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ROB Insight is a premium commentary product offering rapid analysis of business and economic news, corporate strategy and policy, published throughout the business day. Visit the ROB Insight homepage for analysis available only to subscribers.

The truth is finally out: China is a plutocracy. With 83 billionaires among them, the top legislative body of the People's Republic is the world's richest parliament. The analysis of the wealthy members of China's National People's Congress emerges from the Hurun Global Rich List, an annual report which ranks the 1,453 dollar billionaires worldwide and reveals that China's super-rich like to give something back – by serving time as a lawmaker.

Among the ranks of dark suits and improbably jet-black hairdos in the Great Hall of the People you will find Zong Qinghou, founder of the drinks company, Wahaha with a personal fortune of $13-billion (U.S.) who is on his third five-year term as an NPC deputy. Tencent's Pony Ma Huateng comes in second with $7.5-billion. The South China Morning Post this week dubbed China's lawmaking body the world richest political club in response to the report, which would be an embarassment to the Chinese Communist Party had the organisation not already been captured by capital.

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The wealth of the individuals who make up the U.S. Congress, reckoned to be about $7-billion, is eclipsed by the billionaires in China's legislature, who together control assets close to $100-billion. The rise to political power of China's business elite was a strategy pushed by China's former president, Jiang Zemin, who encouraged them to become deputies. But it is a moot point whether the Communist Party has co-opted the businessmen or vice versa. The People's Congress is not really a law-making body – rather, it's merely a rubber-stamp for Communist Party policy – but the political intimacy enjoyed by the tycoons who rub shoulders with Party officials can only be good for their businesses.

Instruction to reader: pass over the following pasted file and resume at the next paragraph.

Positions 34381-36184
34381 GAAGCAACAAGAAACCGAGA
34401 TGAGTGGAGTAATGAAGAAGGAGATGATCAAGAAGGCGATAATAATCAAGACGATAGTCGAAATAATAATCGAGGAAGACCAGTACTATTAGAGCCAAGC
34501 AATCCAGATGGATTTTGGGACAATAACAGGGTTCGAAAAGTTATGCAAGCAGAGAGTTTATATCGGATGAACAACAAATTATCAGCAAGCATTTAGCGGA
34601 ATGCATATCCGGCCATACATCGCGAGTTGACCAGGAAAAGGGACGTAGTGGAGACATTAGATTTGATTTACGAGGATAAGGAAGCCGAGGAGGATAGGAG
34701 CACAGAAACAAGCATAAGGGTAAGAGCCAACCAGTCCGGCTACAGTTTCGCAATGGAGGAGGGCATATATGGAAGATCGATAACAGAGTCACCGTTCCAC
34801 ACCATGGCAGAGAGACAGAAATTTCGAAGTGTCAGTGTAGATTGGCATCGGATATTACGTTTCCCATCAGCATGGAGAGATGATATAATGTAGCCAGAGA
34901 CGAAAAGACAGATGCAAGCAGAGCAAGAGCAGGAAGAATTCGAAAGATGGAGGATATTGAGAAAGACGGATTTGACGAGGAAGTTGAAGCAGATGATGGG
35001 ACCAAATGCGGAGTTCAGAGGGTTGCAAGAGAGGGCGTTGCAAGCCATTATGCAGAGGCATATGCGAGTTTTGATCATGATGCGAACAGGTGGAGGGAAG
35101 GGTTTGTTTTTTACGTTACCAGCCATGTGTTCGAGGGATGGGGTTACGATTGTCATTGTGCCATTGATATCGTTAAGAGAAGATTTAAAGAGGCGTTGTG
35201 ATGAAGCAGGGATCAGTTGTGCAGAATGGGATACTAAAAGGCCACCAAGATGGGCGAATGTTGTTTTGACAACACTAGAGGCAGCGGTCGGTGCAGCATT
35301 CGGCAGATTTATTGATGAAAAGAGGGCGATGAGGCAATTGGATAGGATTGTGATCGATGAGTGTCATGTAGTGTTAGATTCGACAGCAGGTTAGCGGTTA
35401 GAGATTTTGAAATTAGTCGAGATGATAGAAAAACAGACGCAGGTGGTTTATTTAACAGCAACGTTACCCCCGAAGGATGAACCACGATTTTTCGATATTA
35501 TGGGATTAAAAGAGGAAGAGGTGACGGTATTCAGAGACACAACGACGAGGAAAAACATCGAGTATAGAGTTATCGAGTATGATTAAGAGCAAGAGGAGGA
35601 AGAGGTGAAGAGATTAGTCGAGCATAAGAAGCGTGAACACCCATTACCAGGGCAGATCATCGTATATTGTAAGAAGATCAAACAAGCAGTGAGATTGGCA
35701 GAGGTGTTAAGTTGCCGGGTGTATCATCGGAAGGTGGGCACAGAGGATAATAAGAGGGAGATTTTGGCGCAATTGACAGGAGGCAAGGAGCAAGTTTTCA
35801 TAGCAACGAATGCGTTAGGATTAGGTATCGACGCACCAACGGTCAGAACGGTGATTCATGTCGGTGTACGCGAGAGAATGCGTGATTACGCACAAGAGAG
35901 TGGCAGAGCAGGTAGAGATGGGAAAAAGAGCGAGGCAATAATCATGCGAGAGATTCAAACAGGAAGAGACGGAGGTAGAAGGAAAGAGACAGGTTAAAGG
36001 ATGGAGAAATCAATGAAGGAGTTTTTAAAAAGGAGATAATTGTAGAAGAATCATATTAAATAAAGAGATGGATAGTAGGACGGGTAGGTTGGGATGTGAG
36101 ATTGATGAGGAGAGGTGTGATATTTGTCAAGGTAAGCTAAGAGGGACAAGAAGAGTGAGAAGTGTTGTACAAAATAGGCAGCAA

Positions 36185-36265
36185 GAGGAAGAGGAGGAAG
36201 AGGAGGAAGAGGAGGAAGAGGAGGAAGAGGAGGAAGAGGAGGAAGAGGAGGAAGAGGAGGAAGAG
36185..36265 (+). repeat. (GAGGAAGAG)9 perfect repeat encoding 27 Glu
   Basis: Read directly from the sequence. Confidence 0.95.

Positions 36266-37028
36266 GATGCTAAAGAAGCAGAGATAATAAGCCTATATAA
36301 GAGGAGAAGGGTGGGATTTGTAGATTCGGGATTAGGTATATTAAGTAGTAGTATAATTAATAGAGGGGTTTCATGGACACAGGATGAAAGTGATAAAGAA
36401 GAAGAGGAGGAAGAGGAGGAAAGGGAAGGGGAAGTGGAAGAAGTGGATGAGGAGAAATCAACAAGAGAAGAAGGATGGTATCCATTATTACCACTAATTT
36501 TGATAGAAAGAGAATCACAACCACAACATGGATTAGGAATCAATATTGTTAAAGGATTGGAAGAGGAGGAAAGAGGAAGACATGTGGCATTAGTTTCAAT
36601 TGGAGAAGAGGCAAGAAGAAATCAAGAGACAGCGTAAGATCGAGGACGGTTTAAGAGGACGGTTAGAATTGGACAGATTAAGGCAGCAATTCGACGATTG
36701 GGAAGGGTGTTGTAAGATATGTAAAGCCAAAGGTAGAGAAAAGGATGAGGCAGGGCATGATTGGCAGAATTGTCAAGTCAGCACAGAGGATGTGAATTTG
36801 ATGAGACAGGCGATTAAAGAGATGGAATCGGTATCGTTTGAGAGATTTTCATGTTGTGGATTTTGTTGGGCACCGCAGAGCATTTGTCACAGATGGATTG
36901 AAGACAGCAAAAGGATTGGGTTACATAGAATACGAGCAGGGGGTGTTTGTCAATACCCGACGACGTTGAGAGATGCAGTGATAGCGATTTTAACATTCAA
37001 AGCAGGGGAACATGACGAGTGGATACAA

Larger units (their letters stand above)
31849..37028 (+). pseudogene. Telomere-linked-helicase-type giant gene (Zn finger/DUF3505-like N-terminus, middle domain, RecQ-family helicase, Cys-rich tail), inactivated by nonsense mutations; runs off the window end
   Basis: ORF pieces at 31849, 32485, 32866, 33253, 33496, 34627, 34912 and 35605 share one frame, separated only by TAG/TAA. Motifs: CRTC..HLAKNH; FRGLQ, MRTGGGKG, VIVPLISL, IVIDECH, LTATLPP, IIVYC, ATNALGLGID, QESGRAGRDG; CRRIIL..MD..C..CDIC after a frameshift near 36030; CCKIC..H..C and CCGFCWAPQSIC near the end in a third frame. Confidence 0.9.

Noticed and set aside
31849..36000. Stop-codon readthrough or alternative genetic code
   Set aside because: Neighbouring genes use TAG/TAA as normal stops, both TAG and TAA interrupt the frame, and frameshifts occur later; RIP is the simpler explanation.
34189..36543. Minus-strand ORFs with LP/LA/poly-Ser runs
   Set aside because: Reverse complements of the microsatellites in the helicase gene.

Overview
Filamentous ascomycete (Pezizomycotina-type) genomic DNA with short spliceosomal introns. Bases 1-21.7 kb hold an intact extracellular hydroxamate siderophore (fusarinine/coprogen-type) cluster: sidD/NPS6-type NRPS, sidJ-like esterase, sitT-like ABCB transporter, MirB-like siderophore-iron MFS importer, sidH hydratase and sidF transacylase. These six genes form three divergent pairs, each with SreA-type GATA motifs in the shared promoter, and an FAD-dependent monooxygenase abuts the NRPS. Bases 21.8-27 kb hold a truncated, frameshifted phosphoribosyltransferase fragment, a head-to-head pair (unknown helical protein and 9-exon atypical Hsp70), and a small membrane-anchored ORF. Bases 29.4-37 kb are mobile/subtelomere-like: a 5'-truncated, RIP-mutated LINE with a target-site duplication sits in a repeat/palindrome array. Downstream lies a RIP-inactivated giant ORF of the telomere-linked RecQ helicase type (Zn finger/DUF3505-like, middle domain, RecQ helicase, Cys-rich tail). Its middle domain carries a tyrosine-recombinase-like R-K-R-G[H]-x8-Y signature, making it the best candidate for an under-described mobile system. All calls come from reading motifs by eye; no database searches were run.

The Chinese strategy of quietly absorbing businessmen into the political structure is in contrast to Russia, another former Communist state where business tycoons have had an uneasy relationship with the former KGB spies who run politics and administration in the Kremlin. Mikhail Khodorkovsky, the former boss of Yukos – once Russia's biggest oil company – was jailed and his company bankrupted when he dared to fund a political opposition to President Putin in the Duma (Russia's parliament). The less subtle Russian model is to ensure that the levers of economic power are firmly at the beck and call of political power. Thus, heading the board of Rosneft, which is currently Russia's top oil company, you will find Igor Sechin. Until recently, Sechin was deputy prime minister and is a long-term political ally of the President.

Neither of these models can ensure continuing political stability, and not only because of the immense disparities of wealth between rich and poor which make a mockery of the stated political aims of the leadership. What has enabled Western democracies to achieve long-term political consensus is not, as is generally assumed, the periodic election of leaders, but the independence of the judiciary and a free press. It is the power of independent courts and prosecutors that prevents capital from capturing the political process and vice versa. It was the courts and the press that ultimately broke up Standard Oil and prevented the American capitalist system from becoming utterly corrupt. It is the lack of an independent judicial system that threatens both Russia and China and, unfortunately, there is no sign that the leadership of either country has any intention to bring about judicial reform.

Carl Mortished is a contributor to ROB Insight, the business commentary service available to Globe Unlimited subscribers. Click here for more of his Insights.

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